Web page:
SXSW Recap: Bozoma Saint John
The marketing trailblazer's keynote on authenticity in branding
By Tucker Whatley,
5:40PM, Wed. Mar. 20, 2019
It’s no secret that the cultural landscape of America and beyond is shifting at the speed of light. It’s becoming all too common for businesses, organization, and brands to publicly flounder in the current of change, either by not changing fast enough with the times, or through misappropriating cultural movements in lame attempts to appear relevant.
So what kind of crystal ball does it take to stay ahead of the curve in 2019?
According to Bozoma Saint John, Chief Marketing Officer of the Endeavor Talent Network with a track record that includes high-ranking stents at Apple Music and Uber, clairvoyance is nowhere near as valuable as staying brave and authentic at a personal and organization-wide level. Both Saint John and panel moderator Ashley Graham (plus-sized model and advocate for body positivity) agreed that a belief in self-worth is a key to authenticity, and that worthiness can be communicated immediately by not “toning down” your hair or dress style to assimilate to the rest of your office (Saint John took the opportunity to show off her sparkly, sequined Converse sneakers). But more important than dressing as yourself is to bring all of your personality and experiences into your work. Saint John recounted her childhood moving from Ghana to Colorado Springs and being encouraged by her parents to stay true to her cultural roots in her new environment. Saint John believes this strong sense of self developed early in life paved the way to her professional success, and is the key to authenticity in the workplace.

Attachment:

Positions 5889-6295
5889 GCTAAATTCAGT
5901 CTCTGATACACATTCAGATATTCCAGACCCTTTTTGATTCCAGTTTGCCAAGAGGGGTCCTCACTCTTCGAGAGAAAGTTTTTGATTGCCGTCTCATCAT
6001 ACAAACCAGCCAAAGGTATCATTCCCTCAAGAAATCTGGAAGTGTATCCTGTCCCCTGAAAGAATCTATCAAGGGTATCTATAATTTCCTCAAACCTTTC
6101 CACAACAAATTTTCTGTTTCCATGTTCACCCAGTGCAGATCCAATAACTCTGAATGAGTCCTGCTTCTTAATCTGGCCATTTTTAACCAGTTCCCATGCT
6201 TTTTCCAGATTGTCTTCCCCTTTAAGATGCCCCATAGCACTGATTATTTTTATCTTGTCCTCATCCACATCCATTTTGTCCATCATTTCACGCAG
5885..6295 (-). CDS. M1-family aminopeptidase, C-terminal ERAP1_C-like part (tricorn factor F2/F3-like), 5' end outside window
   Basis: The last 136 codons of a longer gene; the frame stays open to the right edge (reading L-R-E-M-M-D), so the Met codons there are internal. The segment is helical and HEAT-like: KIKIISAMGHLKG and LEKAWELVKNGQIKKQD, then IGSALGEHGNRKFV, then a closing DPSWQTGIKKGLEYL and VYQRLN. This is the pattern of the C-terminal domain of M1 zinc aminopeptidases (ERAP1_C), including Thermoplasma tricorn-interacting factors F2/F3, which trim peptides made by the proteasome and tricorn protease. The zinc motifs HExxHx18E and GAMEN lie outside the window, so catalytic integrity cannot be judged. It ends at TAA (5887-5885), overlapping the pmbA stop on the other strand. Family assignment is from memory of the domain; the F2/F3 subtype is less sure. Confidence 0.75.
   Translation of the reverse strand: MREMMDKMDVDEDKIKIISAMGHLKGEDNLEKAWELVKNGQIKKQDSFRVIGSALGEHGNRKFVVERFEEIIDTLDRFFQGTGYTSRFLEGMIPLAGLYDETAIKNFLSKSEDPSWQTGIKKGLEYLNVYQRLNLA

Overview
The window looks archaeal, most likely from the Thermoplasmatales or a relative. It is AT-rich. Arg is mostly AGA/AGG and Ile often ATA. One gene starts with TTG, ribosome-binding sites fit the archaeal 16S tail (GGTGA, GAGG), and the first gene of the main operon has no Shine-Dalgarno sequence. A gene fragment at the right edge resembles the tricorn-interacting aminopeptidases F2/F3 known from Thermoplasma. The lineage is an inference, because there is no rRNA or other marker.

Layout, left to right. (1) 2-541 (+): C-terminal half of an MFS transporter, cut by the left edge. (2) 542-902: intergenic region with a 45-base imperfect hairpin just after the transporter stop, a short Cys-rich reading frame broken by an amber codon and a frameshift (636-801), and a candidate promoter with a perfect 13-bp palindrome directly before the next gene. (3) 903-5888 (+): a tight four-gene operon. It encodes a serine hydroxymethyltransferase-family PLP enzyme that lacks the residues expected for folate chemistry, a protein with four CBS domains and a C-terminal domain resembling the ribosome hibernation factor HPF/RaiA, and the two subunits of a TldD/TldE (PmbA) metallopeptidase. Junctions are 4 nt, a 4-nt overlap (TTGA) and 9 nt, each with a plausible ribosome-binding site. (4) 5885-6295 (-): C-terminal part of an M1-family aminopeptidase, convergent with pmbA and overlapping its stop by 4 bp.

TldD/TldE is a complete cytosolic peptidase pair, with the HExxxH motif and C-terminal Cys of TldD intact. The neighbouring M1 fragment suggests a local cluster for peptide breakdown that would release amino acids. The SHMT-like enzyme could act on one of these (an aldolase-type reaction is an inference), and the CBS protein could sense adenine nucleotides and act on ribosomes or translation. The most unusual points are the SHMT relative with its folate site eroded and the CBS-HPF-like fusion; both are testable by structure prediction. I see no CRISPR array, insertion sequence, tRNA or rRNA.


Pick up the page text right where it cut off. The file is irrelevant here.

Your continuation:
“Everyone of us went through something to get to where we are today,” Saint John said. “Your experience is worthy! Worth creates culture. So when you come into a space, bring all of that with you.”
By engendering true authenticity, not hiding behind a mask at work, and by not shying away from uncomfortable political conversations, individuals can turn their organizations into participants of culture rather than imitators. And once an organization isn’t faking it, meeting the future head on becomes a lot easier.
“The real key is just to pay attention to the present,” Saint John said. “Get quiet. Start paying attention to what people are talking about. What are they emotionally reacting to?...My whole career has been carefully and systematically paying attention.”
Convergence Keynote Wednesday, March 13, 2pm, Hilton Salon H